OLYMPIA, Washington (Reuters) - Firefighters battled wildfires across the U.S. West on Tuesday, including a massive out-of-control blaze that has destroyed 60 homes and burned more than 20,000 acres between two national forests in Washington state.
Another 400 homes were evacuated in the rolling hills between the northwest Washington towns of Cle Elum and Ellensburg, at the eastern edge of the Cascade Mountains, prompting Governor Christine Gregoire to declare a state of emergency in two counties.
The massive Taylor Bridge Fire was among more than a dozen wildfires burning across the West, which is wilting under a heat wave that has sent temperatures into the triple digits. Together, the fires have burned some 500,000 acres across Idaho, Washington, Oregon and California.
Across the nation, wildfires have consumed roughly 6 million acres (2.4 million hectares) this year, above the 10-year average of 4.9 million acres (2 million hectares), according to figures from the National Interagency Fire Center in Boise, Idaho.
Authorities suspect the Washington state fire began on Monday afternoon at a construction site east of Cle Elum, about 75 milessoutheast of Seattle.
“We don’t know the cause, we just know the origin,” said Rick Scriven, a spokesman for a state emergency response team.
With strong winds expected to pick up Tuesday afternoon and no rain in the area for three weeks, more damage is likely, said Bryan Flint, spokesman for the Department of Natural Resources.
The fire is likely to spread to the north, where it could reach the Wenatchee National Forest within 10 miles, and to the east, which is mostly farmland, Flint said. South of the fire is the Snoqualmie National Forest.
“All Washingtonians stand with those who have lost their homes and property in the Taylor Bridge Fire,” Gregoire said in a written statement. “The destruction overnight is a stark reminder of how quickly and unexpectedly wildfire can move.”
In Northern California, more than 1,100 firefighters spent a third day attacking a pair of wildfires that have destroyed two homes in Lake County’s Spring Valley area and charred some 7,000 acres.
Daniel Berlant, a California Department of Forestry and Fire Protection spokesman, said firefighters had contained only 30 percent of the two blazes burning dry brush in remote Lake and Colusa counties. They did not expect full containment for a week.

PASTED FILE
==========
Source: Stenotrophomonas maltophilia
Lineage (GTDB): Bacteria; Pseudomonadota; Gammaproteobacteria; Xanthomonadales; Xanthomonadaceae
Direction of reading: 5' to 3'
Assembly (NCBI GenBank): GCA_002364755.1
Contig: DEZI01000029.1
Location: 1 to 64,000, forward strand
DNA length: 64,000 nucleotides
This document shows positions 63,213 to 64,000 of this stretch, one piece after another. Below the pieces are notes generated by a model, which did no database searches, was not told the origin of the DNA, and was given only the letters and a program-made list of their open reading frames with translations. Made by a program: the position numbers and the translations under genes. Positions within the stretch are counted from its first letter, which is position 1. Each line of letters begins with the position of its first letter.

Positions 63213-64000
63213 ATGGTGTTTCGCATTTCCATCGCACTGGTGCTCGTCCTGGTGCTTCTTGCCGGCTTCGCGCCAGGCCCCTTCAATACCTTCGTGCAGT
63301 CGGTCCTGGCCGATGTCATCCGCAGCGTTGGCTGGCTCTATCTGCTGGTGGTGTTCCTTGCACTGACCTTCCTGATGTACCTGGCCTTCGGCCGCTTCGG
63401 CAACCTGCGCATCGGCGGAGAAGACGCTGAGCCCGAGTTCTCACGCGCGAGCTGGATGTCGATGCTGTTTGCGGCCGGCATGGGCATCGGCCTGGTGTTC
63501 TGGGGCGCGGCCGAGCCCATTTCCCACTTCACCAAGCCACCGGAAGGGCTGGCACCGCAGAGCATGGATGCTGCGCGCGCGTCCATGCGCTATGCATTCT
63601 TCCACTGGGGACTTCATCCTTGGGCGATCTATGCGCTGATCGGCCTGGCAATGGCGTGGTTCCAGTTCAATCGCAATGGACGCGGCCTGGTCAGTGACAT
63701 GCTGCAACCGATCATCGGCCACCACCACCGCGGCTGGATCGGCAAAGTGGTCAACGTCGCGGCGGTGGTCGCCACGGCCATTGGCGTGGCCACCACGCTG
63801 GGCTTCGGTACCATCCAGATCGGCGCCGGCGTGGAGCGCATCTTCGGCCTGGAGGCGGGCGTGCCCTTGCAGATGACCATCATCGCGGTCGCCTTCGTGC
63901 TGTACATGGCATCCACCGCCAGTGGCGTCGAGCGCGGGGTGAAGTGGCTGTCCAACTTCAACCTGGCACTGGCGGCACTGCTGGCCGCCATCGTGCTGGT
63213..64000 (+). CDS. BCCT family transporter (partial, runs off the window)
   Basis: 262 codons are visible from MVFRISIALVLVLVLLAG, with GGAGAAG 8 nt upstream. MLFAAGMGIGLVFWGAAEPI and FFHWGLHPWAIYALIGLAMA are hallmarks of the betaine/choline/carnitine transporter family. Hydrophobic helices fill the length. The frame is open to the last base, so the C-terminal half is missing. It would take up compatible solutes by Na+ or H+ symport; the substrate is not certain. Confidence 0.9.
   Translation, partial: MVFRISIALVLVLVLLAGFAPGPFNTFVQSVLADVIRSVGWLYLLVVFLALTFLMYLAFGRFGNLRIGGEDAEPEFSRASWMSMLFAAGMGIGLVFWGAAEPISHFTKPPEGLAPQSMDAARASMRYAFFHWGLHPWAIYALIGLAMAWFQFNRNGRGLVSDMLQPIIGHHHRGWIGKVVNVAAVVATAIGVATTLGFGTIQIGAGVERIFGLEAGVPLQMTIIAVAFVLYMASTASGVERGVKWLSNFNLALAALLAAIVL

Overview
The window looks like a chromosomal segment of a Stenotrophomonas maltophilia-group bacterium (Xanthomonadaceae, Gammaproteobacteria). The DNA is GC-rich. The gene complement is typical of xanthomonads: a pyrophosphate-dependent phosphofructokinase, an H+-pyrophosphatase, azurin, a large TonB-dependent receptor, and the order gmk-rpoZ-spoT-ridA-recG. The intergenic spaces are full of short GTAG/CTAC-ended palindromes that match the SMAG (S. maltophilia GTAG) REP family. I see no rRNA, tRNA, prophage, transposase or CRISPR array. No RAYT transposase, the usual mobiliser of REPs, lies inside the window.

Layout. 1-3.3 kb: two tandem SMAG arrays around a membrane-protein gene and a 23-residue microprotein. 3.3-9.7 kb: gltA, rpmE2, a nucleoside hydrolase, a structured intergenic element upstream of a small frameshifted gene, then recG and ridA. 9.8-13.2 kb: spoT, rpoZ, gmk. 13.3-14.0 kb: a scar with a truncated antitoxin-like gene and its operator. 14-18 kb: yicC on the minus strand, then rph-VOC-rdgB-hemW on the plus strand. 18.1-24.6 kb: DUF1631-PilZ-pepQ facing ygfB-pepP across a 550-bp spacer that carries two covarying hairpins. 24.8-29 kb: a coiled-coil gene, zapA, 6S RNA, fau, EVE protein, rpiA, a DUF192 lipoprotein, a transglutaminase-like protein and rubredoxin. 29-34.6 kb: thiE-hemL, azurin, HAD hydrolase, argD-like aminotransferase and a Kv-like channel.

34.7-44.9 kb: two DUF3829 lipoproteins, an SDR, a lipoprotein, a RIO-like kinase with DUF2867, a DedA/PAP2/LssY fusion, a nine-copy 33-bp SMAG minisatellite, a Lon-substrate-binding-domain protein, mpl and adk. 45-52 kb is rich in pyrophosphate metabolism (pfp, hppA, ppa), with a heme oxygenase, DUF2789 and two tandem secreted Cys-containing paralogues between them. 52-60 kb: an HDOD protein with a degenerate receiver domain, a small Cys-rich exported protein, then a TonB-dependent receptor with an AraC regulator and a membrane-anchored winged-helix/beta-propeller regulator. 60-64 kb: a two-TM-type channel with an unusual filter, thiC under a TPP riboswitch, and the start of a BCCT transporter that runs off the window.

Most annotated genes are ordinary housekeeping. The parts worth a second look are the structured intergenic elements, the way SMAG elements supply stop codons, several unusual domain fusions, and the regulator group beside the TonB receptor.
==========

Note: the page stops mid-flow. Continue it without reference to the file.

But firefighters made enough progress attacking one of the fires that authorities lifted an evacuation order for 480 homes in the Spring Valley area on Monday night, he said.
Berlant said the flames had moved east into Colusa County and continued to threaten the area around Wilbur Hot Springs, a 147-year-old resort that offers clothing-optional bathing in mineral water.
Owner Richard Miller said he and 15 employees had to flee the property, which was closed on Sunday for 12 days of maintenance.
“It is in jeopardy,” Miller said. “There’s fire surrounding it.”
But he was confident the California Department of Forestry would protect the retreat, which includes a stucco hotel built in 1910 and nine homes.
“Wilbur is a charmed and magical place and it has all the luck,” Miller said.
Two firefighters suffered minor injuries while working the blaze in triple-digit temperatures.
Suzann Thompson, who works the front desk at Clear Lake Cottages and Marina, said the fires decimated business throughout the area. Clear Lake, the biggest lake in California, is a popular tourist attraction.
“It’s really a catastrophe,” she said.
Elsewhere in California, lightning sparked four fires in eastern San Diego County, where 2,352 acres of remote wildland had burned. No homes were threatened as of Tuesday afternoon.
In Idaho, fire crews struggled to contain a dozen blazes raging across more than 200,000 acres of steep, forested terrain. A 20-year-old U.S. Forest Service firefighter was killed in Idaho on Sunday when a tree fell on her, U.S. Forest Service spokeswoman Elizabeth Slown said.
Robyn Broyles, spokeswoman for the National Interagency Fire Center, said several blazes in Idaho’s mountains would not likely be extinguished “until the snow flies.”
In Oregon, a wildfire sparked by lightning on August 6 had consumed 44,000 acres of pine and fir forests in the south-central part of the state by Tuesday, forcing the evacuation of 32 seasonal homes and ranches.
Residents of another 30 homes were asked to prepare to leave in advance of flames driven by strong winds that on Monday night swept across the border into Northern California, federal fire information officer Renee Snyder said. That fire was 25 percent contained.
A lightning-caused blaze that began on August 5 had raced across 432,000 acres of dry grasslands and sagebrush straddling the Oregon-Nevada border by Tuesday and was 48 percent contained, fire information officer Alan Hoffmeister said.
Additional reporting by Ronnie Cohen, Laura Zuckerman, Teresa Carson and Dan Whitcomb; Writing by Dan Whitcomb; Editing by Cynthia Johnston and Bill Trott